Microsoft has confirmed that suspected China-based cyber criminals are targeting the Log4j ‘Log4Shell’ flaw in VMware’s Horizon product to install NightSky, a new ransomware strain that emerged on December 27.
The financially motivated ransomware attacks target CVE-2021-44228, the original Log4Shell flaw disclosed on December 9, and mark one new threat posed by the critical vulnerability that affects internet-facing software, systems and devices where vulnerable versions of the Java-based Log4j application error-logging component are present.
“As early as January 4, attackers started exploiting the CVE-2021-44228 vulnerability in internet-facing systems running VMware Horizon. Our investigation shows that successful intrusions in these campaigns led to the deployment of the NightSky ransomware,” Microsoft notes in an update to its recommendations for mitigating Log4Shell.
Microsoft’s findings add more details to a report last week from the digital arm of the UK’s National Health Service (NHS) that attackers are targeting VMware’s Horizon server software that use vulnerable versions of Log4j. That report noted attackers installed a malicious Java file that injects a web shell into the VM Blast Secure Gateway service, but it didn’t indicate whether ransomware was deployed.
Horizon is one of a number of VMware’s software products affected by Log4j flaws. The case demonstrates the difficulties admins face in identifying systems affected by Log4j. VMware has detailed which versions of Horizon components are or are not vulnerable, and the different remediation steps for each if they are vulnerable.
Its advisory indicates that at least one version of each Horizon on-premise component is vulnerable. Vulnerable on-premise components include Connection Server and HTML Access, the Horizon Windows Agent, Linux Agent, Linux Agent Direct Connect, Cloud Connector, and vRealize Operations for Desktop Agent. VMware has released updated versions or provided scripted mitigation workarounds.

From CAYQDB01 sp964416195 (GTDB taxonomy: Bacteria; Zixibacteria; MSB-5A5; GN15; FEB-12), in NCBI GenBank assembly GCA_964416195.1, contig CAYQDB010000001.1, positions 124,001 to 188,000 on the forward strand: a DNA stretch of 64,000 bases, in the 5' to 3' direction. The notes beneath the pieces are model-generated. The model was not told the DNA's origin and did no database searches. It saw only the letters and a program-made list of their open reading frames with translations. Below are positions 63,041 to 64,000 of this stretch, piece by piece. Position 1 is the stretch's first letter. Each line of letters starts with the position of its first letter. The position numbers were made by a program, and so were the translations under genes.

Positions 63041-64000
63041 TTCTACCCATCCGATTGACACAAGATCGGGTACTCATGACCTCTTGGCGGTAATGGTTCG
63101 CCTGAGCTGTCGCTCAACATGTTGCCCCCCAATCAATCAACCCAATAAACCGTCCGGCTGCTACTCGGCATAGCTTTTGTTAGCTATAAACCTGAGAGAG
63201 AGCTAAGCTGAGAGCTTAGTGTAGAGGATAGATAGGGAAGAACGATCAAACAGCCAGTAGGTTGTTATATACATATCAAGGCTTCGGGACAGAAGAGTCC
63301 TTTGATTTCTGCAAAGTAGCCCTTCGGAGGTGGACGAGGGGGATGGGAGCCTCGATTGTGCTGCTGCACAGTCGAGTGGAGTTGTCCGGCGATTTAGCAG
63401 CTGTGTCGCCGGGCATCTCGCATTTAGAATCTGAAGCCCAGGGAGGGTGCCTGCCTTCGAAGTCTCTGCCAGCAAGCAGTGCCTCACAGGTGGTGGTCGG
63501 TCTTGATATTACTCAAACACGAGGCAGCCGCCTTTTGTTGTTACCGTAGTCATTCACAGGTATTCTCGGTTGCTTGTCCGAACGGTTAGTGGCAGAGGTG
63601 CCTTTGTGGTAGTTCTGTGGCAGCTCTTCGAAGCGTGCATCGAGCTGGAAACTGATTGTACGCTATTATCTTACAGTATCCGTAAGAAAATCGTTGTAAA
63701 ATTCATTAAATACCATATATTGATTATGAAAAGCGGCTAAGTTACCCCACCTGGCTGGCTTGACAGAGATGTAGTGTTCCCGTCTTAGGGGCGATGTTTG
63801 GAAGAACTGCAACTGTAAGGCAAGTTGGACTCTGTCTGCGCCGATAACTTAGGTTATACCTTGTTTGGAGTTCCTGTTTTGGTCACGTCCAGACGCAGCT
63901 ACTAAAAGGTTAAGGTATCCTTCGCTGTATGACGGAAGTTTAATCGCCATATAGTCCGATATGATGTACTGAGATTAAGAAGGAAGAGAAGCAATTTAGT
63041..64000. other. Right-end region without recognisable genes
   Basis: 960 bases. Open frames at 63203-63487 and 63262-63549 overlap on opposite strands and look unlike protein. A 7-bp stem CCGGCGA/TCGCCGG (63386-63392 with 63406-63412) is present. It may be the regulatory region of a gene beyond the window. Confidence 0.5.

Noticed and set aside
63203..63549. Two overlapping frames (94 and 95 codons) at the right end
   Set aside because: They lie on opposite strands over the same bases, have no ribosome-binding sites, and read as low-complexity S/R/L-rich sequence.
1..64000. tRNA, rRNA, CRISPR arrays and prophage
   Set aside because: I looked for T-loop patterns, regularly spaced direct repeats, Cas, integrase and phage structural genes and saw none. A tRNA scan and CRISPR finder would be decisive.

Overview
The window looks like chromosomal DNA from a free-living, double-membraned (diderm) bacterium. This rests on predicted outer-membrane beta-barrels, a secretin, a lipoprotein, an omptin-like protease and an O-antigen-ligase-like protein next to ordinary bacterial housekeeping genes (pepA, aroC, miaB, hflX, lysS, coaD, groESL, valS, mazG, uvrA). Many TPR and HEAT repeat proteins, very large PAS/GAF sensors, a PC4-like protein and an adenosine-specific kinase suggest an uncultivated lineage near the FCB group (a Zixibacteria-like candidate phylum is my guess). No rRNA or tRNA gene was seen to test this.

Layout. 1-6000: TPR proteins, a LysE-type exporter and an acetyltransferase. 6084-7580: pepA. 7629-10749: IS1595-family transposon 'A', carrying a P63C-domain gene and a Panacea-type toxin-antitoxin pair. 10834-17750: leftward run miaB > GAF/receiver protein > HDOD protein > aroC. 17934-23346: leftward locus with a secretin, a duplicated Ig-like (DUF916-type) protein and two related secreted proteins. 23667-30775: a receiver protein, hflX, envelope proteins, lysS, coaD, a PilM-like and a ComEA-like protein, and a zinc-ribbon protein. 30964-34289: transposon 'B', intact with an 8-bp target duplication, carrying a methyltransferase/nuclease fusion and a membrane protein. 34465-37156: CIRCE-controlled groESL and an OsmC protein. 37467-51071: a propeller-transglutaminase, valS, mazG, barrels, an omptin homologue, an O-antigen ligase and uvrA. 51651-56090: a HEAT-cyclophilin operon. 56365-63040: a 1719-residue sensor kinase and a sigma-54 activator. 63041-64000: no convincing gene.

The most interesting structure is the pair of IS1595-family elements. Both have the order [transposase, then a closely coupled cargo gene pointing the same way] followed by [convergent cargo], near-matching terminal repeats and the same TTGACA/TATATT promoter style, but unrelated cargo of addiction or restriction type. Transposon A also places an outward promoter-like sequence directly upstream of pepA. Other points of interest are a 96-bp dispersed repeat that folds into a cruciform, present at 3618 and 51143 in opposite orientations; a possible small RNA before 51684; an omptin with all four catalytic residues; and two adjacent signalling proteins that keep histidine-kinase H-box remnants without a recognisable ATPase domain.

Microsoft says the attacks are being performed by a China-based ransomware operator it’s tracking as DEV-0401, which has previously deployed LockFile, AtomSilo, and Rook. The group has also exploited internet-facing systems running Confluence (CVE-2021-26084) and on-premises Exchange servers (CVE-2021-34473), according to Microsoft.
However, Czech-based malware analyst Jiří Vinopal, who published an analysis of NightSky on GitHub today, argues NightSky is just a new version of Rook ransomware with a few key design and encryption changes, including that NightSky is delivered as a VMProtect file.
BleepingComputer notes that NightSky is using “double extortion”, where the attacker not only encrypts a target’s data but steals it and threatens to leak it if a ransom is not paid. One victim received an $800,000 ransom demand for a NightSky decryptor.
As ZDNet reported yesterday, the US Cybersecurity and Infrastructure Security Agency (CISA) on Monday said it had not seen Log4Shell exploitation result in significant intrusions beyond the attack on the Belgian Defense Ministry.
However, it also warned the lack of significant intrusions was no reason to reduce the urgency of remediation. Attackers who have already exploited targets can lay low for months afterwards, waiting for defenders to drop their guard before moving on their new access.
And big penalties might await firms that don’t apply available patches if vulnerable systems expose consumer data. The FTC last week warned it would come after private sector firms that failed to protect consumer data exposed as a result of Log4j.
CISA’s assessment that the Log4j threat is far from over chimes with Microsoft’s assessment, which stresses that Log4j is a “high-risk situation” in part because many organizations can’t easily tell what products and services are affected by Log4j.
Microsoft said the Log4j vulnerabilities represent a complex and high-risk situation for companies across the globe: “The vulnerabilities affect not only applications that use vulnerable libraries, but also any services that use these applications, so customers may not readily know how widespread the issue is in their environment.”
Microsoft also said customers should use scripts and scanning tools to assess their risk and impact, but warns that it has seen attackers using many of the same inventory techniques to locate targets: “Sophisticated adversaries (like nation-state actors) and commodity attackers alike have been observed taking advantage of these vulnerabilities. There is high potential for the expanded use of the vulnerabilities.”